Friday, August 30, 2013

Do Philly's Democratic legislators love the UFCW more than poor children?

Short posting, for two reasons. I'm busy as hell right now writing a book; and Jon Geeting pretty much says everything that needs to be said in his new Keystone Politics blog post:

Why Didn’t the Philadelphia Delegation Offer to Trade Alcohol Reform Votes for School Money?

He's spinning it off a Philadelphia Inquirer editorial today by Patrick Kerkstra: Ineffective Philly Leaders.

You should read both. Here is the Inquirer link; read it first. Then read the Keystone Politics link, here.

The point? Philly's almost entirely Democratic legislative delegation voted in lockstep against liquor privatization to satisfy organized labor, and missed a chance to compromise with Governor Corbett and Republicans to get desperately needed State money for Philadelphia's schools. As Geeting put it,

The only reason the Democrats aren’t offering Tom Corbett this trade is that they are putting coalition management concerns – placating the United Food and Commercial Workers union – ahead of adequate school funding for kids. Which makes sense in a perverse way – UFCW members donate money and this is a voting issue for them, while poor kids in Philly aren’t legally allowed to vote and can’t donate money to Democrats because their families are poor. The coalition management calculation is obvious, but the moral calculation is even more obvious. Consumers and city school districts could get a badly-needed win if Democrats would simply vote their districts rather than subsidizing rural Republicans’ drinking habits.

This is a voting issue. If your legislator screwed up on this vote, tell them, NOW, that if they screw up again in September, they've lost your vote.

Gotta go. I'll be back shortly with some news about where this blog is headed; major changes coming because of major changes in my career.

Thursday, August 22, 2013

The Circle Game

The Tribune-Review ran this piece today with this stunning headline (be prepared for a shocker):

Reform at Liquor Control Board awash in politics 

Say it ain't so!

"A lot of people like that reform. Maybe we should get us some."

Thanx for the bux, suckers!
And where there's liquor, and politics, and a notable need for reform...there must be Joe "Da ex-CEO" Conti. In this case, it's his job: CEO of the PLCB. Given that the PLCB doesn't even have the required three members on the board (another ethics-challenged blast from the past: it's PJ "Call Me PJ" Stapleton's empty slot that hasn't been filled), and it doesn't look like they're going to be filled anytime soon (since the dysfunctional Senate is now ignoring the Governor's second nominee for the position), really? Why the hell do we need to start paying another political hack $156,700 a year?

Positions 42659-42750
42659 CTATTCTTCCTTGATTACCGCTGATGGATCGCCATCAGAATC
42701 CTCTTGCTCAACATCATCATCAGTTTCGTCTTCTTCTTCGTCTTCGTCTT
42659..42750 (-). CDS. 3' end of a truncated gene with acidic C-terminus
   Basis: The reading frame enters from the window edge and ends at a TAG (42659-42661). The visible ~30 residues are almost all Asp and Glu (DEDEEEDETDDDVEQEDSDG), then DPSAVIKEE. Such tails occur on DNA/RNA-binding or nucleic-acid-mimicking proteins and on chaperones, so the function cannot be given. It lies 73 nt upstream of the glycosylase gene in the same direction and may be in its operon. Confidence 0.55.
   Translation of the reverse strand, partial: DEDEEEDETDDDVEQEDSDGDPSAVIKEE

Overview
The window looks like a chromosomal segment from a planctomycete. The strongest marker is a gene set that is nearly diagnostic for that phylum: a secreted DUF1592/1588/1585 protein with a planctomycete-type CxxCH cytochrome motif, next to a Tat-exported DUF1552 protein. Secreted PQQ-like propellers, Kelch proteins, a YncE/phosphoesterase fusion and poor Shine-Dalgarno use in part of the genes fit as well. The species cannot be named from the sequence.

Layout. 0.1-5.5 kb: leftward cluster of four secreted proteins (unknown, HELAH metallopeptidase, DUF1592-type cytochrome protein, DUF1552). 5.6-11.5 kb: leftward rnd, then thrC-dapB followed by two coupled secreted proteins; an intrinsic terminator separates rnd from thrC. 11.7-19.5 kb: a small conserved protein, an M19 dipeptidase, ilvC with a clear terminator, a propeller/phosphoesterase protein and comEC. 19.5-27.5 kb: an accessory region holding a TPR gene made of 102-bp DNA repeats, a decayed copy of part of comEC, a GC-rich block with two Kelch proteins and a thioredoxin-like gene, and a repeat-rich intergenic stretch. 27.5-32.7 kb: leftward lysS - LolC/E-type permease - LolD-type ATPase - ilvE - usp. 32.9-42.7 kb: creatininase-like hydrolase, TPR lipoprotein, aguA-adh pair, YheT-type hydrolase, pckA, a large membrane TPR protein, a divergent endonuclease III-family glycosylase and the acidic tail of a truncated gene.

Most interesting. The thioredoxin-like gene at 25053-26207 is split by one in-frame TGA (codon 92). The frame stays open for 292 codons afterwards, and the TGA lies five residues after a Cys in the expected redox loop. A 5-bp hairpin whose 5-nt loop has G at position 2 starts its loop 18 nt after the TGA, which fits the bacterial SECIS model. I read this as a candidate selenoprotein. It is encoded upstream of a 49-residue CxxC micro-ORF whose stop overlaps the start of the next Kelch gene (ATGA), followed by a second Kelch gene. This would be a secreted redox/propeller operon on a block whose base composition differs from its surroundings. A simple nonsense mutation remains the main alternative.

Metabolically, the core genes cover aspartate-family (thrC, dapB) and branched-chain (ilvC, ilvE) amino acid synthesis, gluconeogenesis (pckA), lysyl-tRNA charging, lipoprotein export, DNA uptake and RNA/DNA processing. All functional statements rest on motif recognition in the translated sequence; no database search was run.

Without it, supporters say, the agency loses a level of professional management and efficiency only possible with a full-time chief executive.
It is to weep. Joe Conti, the embodiment of "professional management and efficiency." Well, look, if I have to remind you...just read the Litany of Conti here. Wow, just can't wait to get someone else in there to get things popping again!

Eventually, the piece comes around to privatization. "A proposal by Senate Majority Leader Dominic Pileggi, R-Delaware County, to phase out state stores and expand where beer, wine and liquor could be sold would recast the chief executive position as an “executive director."" I must have missed this proposal, but that doesn't surprise me; there was a lot going on behind the scenes.
Hey, Norm! What's up with that?

So is this proposal still in play for the September session? It must be, since Senator Jim "Sheetz-Damning" Ferlo is still bad-mouthing it.

“I think the Pileggi model was to micromanage,” Ferlo said. “There's a way for the... Legislature to have oversight, and that's through our appropriations.”

Yeah, except you don't make appropriations for the PLCB, Senator; they have their own sources of revenue (and their own cops, and their own courts, and their own grievance system (it's on page 8)). They don't need you, which is why they ignore you and all of us...until we want privatization. And then they prostrate themselves and suddenly service and selection gets better...until the threat of privatization goes away.

Mark my words: if privatization fails in this legislative session, the State Stores will slowly slide back to Suckville. And then in 10 or 15 years, we'll go through this whole charade again, and someone will call for privatization, and service and selection at the State Stores will remarkably improve...till the proposal fails, and around it goes again. How long do you want to keep playing this stupid game?


Friday, August 9, 2013

People want to break the law

Just as Prohibition made criminals out of ordinary people who just wanted to have a beer, a cocktail, a glass of wine, the PLCB steadily creates criminals in Pennsylvania every day. Because the State Stores suck so hard, thousands of Pennsylvanians break the law every day, crossing the borders to buy booze and bring it home. The most common question people ask Google to get to this site is some variation on Can I bring booze into PA from another state?